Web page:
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Energy efficiency: Enhancing commercial performance

Energy efficiency: Enhancing commercial performance

Energy efficiency: far more than just a regulatory requirement, it's a topic that takes centre stage for all responsible ship owners and operators. And it's a topic closely aligned to reputation and, therefore, an operator's commercial standing.

For many ship owners, the quest for energy efficiency has also led to some high-cost decisions – but it doesn't always have to be that way. By taking a creative and integrated approach, BSM is delivering best-practice projects which do not necessarily need to be capital-intensive. Those projects range from installing LED lighting onboard vessels to comprehensive training of personnel at all levels.

With lower fuel prices, it might be tempting to consider energy efficiency as a lower priority. However, Prakhar Singh, Corporate Fleet Manager (Energy Efficiency) said: "The fuel price may have been dropping but environmental legislation becomes ever stricter. Ships are forced to use more distillate fuels in emission control areas – and those fuels are very expensive. There is still a heavy emphasis on energy efficiency because vessels' carbon footprint, SOX and NOX emissions are being monitored very closely by governments.

"And everything is being monitored internationally. RightShip, the ship vetting website favoured by potential charterers and customers, gives ratings for the environmental impact of a vessel; if you are not using good quality fuel or do not have enough energy efficiency measures in place, your rating drops and this has an impact on your commercial standing.

"I am responsible for maintaining and improving our ratings on RightShip. Almost every ship is rated on this site; it is one of the most respected ratings agencies in the world and very important for us."

Information Technology plays an important role in BSM's wide range of measures for achieving energy efficiency. The Voyage Module software, which captures and analyses a ship's performance to highlight areas for improvement, has been installed on 46 BSM vessels so far – "and we intend to cover the entire fleet", said Prakhar. "Voyage Module not only reduces paperwork but also gives us the tools to analyse voyage planning, engine performance and weather impact. It is a very use-friendly system."

On the hardware side, low-cost solutions implemented by BSM include the installation of LED lighting, torsion meters and VFD (variable frequency drives).

The return on investment (ROI) for LED lighting is less than a year and installation can be carried out while a ship is in operation, pointed out Prakhar. "We have worked with a lot of vendors across the globe to keep LED costs low. The other investment that is delivering very well is VFDs. The start-up of some onboard equipment can use eight to nine times the level of normal energy required for that equipment and sometimes you even need to run a second generator to allow for this. Installing VFDs can save up to 40% of energy and, again, ROI is less than a year."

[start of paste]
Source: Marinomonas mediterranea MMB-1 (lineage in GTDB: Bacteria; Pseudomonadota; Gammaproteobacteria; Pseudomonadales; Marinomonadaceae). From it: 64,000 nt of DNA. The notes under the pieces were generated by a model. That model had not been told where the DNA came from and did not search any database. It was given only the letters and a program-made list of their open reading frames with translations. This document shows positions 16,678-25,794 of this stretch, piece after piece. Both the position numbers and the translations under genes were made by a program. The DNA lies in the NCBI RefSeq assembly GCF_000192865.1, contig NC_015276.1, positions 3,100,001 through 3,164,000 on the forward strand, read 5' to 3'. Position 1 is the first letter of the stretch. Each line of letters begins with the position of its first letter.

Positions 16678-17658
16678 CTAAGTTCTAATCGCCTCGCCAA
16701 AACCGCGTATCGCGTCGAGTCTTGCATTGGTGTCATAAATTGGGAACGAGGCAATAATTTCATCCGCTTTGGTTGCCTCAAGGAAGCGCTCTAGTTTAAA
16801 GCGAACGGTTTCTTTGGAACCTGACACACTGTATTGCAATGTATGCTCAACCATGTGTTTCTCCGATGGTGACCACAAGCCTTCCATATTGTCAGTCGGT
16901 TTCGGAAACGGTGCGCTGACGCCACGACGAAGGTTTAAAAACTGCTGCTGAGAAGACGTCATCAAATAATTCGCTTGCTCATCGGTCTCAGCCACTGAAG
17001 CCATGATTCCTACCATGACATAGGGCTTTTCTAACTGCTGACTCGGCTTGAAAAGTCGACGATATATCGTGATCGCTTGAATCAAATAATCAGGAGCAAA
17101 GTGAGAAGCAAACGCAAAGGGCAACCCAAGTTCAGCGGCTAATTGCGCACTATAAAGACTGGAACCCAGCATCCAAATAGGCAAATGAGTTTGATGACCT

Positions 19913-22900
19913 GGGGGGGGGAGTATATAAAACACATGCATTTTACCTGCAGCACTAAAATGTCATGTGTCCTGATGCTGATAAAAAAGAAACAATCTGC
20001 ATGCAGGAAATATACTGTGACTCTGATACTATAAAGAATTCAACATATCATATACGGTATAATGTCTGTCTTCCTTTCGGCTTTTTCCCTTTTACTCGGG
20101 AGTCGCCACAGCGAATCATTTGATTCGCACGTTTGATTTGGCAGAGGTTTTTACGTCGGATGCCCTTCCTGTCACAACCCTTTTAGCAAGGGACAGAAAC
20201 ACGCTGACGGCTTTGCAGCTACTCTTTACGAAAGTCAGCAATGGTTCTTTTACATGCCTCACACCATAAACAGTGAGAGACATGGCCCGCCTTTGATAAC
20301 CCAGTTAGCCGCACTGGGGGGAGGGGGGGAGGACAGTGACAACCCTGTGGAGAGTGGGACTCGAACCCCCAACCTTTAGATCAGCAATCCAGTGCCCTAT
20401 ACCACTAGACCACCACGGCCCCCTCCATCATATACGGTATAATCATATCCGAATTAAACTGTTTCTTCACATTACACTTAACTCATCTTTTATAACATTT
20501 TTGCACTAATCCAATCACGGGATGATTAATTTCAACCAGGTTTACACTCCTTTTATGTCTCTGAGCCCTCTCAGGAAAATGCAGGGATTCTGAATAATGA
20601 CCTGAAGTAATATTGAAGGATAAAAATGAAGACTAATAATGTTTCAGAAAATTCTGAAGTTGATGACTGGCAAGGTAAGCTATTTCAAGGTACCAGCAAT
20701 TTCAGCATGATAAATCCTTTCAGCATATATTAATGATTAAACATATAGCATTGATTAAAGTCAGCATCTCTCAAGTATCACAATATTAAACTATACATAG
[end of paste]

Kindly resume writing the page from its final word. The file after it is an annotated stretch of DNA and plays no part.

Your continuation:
In line with regulatory requirements, BSM has a comprehensive Ship Energy Efficiency Management Plan (SEEMP) in place for each vessel in the fleet. Each SEEMP is ship-specific and must be audited every year and critical to the programme is BSM's comprehensive Monitoring, Reporting, Review (MRV) procedure.

"Our MRV process is very important," said Prakhar. "It is voluntary but we take it very seriously. We have 350 ships under technical management and 600 in total management and we need to have people qualified internally to take care of it. So we have trained all of our superintendents – 180 in total, technical and marine – as ISO 15001 auditors, to audit ships' SEEMPs. This training took almost 18 months. The MRV process is now in its third year. All of this has required a lot of training and investment. But it clearly gives us a competitive edge in the market."

In 2014, MRV became the full focus of Prakhar's team. "So now I monitor all the vessels very carefully to identify opportunities for further improvement in addition to analysing market, economic and environmental related developments"

BSM has also introduced Best Management Practices for crews – all are attending special training courses on environmental efficiency onboard. "Education and training are vital," he said. "It helps so much."

And the energy efficiency message, it has to be said, is spreading. "The seafarers are very receptive to the concept – for example, switching off lights. We have heard examples of our seafarers installing VFDs and LED lighting at home, and comparing experiences."

As well as its own energy efficiency measures, BSM works closely with its charterers, many of whom have their own fuel saving programmes. "We make sure we train the Masters so they are familiar with the charterer's or operator's software," said Prakhar. Pro-activity is the key.

Meanwhile, BSM continues to explore other opportunities such as hull cleaning to minimise resistance and increase fuel efficiency, fine-tuning and eliminating leakages on main and auxiliary engines, weather routing, slow steaming, and trim and ballast optimisation.

And looking ahead? Two things are certain, said Prakhar: implementation of the global 0.5% sulphur cap on marine fuel and ever more stringent environmental requirements across the board.

"By 2020, the sulphur content of fuel across the globe will be limited, along with huge reductions required in SOX, NOX, CO2 and particulates. There is no choice; a ship owner must make the investments required. And with fuel costs at a low, now is the right time to make those investments."